I was pretty excited about today. Mostly because of how strong the songs were but also because it was the Sunday before Thanksgiving! I’m really looking forward to going home for the holidays and celebrating God’s goodness.

The day was pretty normal for us. We wrapped up our doctrine series, “Elemental”, with a sermon on angels and demons. I couldn’t find many songs about spiritual warfare that I dug, so I tried to focus on God’s authority and power.

I’ve been begging one of our guitarists to bring his steel guitar for a month and once I put this in the set, I decided to ask for it again. He didn’t bring the mounted one, but played a lap slide guitar that sounded fantastic. (Note: There’s never enough slide for me. Ever.) This tune is a favorite of ours and the band did so great. We didn’t have our B3 guy, but Karen did an excellent job on keyboards. We’re in one of those phases where the band is kinda’ “over” the song but it’s just now becoming normal for the congregation. Common problem for praise teams, but a band knowing a song inside and out is never really a bad thing.

From there, we went into Stanfill’s “Lord Almighty”. These two songs would probably be considered slow, but have a great energy. I’ve always loved how spacious the verses are in this song. It give the band some room to put in some great fills and it allows plenty of space for congregants to sing. It’s probably one of the best examples of simple lyrics saying a complex thing. This is definitely an electric guitar song – the riff and octave part in the bridge are key and our guitarist, Ray, has those parts nailed.

Ross came up and read from Ephesians as we welcomed the crowd. At Bethel, folks are still filtering in during the second song. While we’ve most definitely been worshipping in the first two song, the welcome by Ross definitely communicates to the room, “Hey. We’ve started church.” Having a communicator as skilled as Ross makes the 2 songs/announcements a nice opener.

Haven’t done this one in forever! It’s a country tune I wrote forever ago and I forgot how much fun it is! The band did a great job on this one. Our bass player, Chad, is so good and his stuff in this song was pretty cool. I missed Tim’s B3 on this one. Since the chord structure is pretty simple, Tim usually adds a “next-level” feel on the choruses. I think the song went great, but I don’t think we had enough lift in the choruses.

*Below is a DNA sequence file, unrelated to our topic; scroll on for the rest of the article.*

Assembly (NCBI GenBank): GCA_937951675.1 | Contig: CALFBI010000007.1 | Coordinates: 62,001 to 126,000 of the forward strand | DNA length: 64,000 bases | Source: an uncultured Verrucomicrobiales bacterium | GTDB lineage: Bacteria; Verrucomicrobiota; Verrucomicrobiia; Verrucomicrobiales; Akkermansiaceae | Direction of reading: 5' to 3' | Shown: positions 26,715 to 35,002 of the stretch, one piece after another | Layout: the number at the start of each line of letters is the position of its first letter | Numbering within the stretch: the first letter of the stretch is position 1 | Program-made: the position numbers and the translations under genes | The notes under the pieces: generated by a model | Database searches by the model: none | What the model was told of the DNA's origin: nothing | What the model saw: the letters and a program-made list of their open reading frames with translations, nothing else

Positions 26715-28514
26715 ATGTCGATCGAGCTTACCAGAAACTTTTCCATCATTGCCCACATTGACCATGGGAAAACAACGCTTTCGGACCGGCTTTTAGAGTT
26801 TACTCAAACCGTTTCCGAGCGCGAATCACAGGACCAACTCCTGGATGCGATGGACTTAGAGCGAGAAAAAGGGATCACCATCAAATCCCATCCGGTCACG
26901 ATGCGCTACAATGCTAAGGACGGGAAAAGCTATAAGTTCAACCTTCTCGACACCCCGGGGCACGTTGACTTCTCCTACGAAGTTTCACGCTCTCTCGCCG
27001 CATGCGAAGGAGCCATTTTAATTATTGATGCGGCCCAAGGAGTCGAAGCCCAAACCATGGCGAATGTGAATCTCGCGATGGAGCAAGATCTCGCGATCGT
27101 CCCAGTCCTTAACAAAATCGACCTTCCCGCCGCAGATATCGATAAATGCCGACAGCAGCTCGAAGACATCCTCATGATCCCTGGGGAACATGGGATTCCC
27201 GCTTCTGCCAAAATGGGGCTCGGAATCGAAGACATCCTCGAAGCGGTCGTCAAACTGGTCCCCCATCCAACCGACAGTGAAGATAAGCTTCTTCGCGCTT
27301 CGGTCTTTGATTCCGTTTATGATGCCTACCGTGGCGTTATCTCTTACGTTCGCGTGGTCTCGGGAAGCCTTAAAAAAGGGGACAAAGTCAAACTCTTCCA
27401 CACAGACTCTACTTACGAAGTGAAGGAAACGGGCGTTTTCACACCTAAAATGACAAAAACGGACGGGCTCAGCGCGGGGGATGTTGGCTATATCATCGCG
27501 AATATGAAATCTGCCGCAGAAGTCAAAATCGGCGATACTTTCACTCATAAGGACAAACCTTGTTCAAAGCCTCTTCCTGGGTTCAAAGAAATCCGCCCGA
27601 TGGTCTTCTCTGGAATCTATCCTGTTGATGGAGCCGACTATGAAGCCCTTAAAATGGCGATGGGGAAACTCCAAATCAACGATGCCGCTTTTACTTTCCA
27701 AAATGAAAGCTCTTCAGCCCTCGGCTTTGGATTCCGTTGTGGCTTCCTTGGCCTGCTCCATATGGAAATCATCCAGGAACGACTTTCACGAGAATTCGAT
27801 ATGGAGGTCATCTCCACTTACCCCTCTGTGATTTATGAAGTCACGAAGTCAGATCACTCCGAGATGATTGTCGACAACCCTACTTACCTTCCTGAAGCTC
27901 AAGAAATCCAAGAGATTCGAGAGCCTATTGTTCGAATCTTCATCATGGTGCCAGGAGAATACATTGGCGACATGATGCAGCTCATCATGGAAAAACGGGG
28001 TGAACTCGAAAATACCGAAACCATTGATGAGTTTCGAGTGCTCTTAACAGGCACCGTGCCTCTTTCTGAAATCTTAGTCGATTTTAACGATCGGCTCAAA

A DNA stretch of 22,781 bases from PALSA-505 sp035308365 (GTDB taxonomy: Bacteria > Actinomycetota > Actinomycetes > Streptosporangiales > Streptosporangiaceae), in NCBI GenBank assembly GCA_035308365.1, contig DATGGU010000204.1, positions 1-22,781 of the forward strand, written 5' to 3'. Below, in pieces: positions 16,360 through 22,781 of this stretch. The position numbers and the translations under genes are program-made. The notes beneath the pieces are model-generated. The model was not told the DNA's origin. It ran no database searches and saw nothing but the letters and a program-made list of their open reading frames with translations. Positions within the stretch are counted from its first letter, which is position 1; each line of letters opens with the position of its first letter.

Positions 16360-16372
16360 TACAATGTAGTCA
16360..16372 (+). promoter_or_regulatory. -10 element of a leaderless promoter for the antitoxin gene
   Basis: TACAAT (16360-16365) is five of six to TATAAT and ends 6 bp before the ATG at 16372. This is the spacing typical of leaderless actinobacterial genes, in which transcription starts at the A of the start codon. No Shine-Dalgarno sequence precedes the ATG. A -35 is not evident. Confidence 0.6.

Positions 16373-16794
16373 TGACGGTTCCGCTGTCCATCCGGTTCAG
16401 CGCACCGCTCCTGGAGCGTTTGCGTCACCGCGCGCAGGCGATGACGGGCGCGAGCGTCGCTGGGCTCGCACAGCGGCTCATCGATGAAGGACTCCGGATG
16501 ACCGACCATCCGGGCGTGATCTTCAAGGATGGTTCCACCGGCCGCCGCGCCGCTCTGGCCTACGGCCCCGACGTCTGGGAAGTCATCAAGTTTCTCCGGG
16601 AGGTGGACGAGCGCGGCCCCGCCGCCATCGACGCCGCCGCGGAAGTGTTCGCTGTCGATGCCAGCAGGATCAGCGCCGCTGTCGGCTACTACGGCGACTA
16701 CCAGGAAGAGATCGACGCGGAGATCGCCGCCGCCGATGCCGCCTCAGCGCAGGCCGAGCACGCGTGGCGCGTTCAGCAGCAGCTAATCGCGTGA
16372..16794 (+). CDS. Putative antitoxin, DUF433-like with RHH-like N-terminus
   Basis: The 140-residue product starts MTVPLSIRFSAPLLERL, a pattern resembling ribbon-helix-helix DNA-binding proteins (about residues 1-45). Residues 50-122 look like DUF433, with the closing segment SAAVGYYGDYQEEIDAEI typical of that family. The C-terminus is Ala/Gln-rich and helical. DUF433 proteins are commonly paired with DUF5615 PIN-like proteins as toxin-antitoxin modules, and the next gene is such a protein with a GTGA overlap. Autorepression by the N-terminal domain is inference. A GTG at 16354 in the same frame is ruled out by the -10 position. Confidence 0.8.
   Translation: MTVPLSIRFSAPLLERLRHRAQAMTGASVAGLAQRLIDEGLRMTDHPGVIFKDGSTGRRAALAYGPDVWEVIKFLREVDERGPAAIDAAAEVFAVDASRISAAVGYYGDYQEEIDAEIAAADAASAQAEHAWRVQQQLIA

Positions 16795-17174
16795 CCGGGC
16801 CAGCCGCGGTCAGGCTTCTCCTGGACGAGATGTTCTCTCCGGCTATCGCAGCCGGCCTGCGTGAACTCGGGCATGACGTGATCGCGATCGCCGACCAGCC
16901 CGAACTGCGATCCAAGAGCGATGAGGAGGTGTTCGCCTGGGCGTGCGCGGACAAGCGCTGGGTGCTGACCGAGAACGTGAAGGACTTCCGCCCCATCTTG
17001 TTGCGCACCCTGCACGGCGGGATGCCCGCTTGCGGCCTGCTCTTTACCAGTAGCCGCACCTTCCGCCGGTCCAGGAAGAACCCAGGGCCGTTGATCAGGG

This was strange. We’ve done this song three or four times already, but this time it seemed to finally “click”. I wasn’t expecting this song to be the big takeaway, but after service, this is the one that seemed to connect with folks. In talking to a couple of people after church, I was reminded that no matter how recent or ancient a loss can be, it’s still right under the surface. Songs like this one make it okay to rethink or even relive those hurts in light of God’s sovereignty. Karen, our keyboardist, and Dale, our drummer, were so clean on this song. We did the faster version of the song, but it didn’t feel rushed or overly big. Right on point.

We did this Andrew Peterson song as a special element. We’re bringing Andrew in December for Behold The Lamb Of God and wanted to give people an idea of what his music is like. The song was good. I think we probably did better in rehearsal, but it was still a strong performance. I had planned that our video bumper would run right as we finished the tune, but it didn’t happen quick enough in the first service, which was kinda’ awkward. In between services, we made sure the light and video cues were ready, which helped.


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